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91
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Old 06-13-08, 07:40 AM
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79 over the past 3500 miles
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Old 06-13-08, 07:43 AM
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82 when I do 100 miles.
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Old 06-13-08, 07:50 AM
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Good article on cadence, endurance, slow twitch, fast twitch, and endurance

Here's a good article on why higher cadences generally produce greater endurance.

https://www.beginnertriathlete.com/cm...?articleid=433

Originally Posted by bryroth View Post
This is all WAY higher than I thought the average cyclist spun. In fact, I was told 75+ was especially high. Guess that person was wrong!
I try to stay in the mid 90's average, mid 100's on the flats, not always possible climbing, but I never stand (don't balance well when I do, see article for physiological reasons not to).

When climbing steep hills and ones with concave profiles (they get steeper towards the top), I move to the 34/23 or 34/25 very early and really pick up the cadence, 115 isn't unusual.

Watch your saddle height, if it's too high, the slight rocking one does to reach the pedal at 75rpm gets pretty wild at 115+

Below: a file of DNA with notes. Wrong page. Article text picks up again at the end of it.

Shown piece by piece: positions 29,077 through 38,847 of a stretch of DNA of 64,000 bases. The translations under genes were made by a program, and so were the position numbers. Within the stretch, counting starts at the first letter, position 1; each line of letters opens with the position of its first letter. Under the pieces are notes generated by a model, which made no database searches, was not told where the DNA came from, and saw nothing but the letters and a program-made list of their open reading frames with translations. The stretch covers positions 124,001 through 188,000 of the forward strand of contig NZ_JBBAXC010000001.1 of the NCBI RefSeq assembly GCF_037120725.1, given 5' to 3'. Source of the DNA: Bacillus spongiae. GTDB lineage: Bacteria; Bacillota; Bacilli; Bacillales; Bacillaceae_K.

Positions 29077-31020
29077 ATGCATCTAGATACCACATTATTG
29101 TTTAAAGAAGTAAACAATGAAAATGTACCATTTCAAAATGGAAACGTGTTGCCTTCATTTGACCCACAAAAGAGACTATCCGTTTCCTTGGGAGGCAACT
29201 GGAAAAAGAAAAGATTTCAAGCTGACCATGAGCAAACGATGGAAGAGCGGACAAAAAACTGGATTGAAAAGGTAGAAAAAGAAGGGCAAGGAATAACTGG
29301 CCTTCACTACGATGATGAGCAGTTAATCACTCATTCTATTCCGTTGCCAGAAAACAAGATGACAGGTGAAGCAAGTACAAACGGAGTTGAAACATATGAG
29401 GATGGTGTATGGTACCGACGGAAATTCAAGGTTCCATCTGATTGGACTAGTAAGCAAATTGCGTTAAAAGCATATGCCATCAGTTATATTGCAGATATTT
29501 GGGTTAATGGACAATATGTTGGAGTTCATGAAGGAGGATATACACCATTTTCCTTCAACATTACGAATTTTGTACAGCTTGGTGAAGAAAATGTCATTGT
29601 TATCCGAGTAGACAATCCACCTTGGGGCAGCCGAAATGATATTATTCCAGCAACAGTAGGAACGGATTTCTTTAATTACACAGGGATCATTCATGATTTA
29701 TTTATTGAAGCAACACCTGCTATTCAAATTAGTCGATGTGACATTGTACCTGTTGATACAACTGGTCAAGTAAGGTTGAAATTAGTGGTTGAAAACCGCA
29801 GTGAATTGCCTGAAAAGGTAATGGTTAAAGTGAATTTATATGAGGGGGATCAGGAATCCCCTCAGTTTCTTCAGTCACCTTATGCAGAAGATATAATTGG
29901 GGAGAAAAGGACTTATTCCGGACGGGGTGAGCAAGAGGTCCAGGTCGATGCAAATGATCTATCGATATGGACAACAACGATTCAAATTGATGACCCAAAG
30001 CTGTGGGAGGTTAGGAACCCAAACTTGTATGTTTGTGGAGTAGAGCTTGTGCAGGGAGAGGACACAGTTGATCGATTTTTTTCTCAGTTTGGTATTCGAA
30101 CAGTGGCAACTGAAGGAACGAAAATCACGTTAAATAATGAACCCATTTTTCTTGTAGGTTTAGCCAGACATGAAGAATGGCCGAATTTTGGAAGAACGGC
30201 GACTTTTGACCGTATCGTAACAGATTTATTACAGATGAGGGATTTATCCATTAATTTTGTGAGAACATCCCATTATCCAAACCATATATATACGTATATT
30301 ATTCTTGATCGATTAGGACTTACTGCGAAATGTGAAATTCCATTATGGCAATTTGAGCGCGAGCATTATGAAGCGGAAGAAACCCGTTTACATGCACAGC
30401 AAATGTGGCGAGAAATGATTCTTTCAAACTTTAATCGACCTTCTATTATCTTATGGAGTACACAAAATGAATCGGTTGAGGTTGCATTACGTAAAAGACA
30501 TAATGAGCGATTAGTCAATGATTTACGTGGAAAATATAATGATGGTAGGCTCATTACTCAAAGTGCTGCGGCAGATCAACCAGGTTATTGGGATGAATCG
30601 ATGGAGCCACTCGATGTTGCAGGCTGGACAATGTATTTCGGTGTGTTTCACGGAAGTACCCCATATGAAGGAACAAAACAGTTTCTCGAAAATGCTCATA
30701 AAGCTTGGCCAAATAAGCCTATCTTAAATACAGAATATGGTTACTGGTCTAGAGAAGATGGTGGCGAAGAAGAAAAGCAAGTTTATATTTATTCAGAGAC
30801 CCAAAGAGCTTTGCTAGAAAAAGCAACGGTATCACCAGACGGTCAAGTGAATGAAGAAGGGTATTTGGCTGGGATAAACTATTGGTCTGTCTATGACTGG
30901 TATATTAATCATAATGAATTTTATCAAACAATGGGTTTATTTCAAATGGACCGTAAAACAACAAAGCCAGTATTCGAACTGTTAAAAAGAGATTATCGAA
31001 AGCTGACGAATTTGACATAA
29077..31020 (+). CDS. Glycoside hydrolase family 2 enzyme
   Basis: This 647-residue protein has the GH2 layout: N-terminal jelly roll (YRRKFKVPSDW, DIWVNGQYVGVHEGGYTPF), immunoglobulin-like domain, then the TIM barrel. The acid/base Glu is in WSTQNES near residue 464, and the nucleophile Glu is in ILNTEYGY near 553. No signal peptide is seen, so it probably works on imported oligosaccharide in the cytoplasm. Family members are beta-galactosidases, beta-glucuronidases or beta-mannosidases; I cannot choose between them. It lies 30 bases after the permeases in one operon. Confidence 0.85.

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Old 06-13-08, 07:51 AM
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I average mid-80s for a long (20-100 miles) rides and ~90 for shorter rides.
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Old 06-13-08, 07:53 AM
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I don't have average cadence on my computer ... only dynamic cadence. So .......

Flats: generally around 100 rpm
Downhill: 110-160 rpm
Climbs: 40-80 rpm

... Brad
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Old 06-13-08, 08:08 AM
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I am getting better thanks to input from BF. Moving from masher to spinner. I have put my ego aside and wouldn't mind being on the small ring even on flat roads. Once I get going I barely go lower than 87 and had been maintaing above 90 on longer rides. My goal is 100 by the fall. I think someone told me that I'll feel loafing at 90 and 87 and 85 are starting to feel that way. Could be Merlinxtra who said that.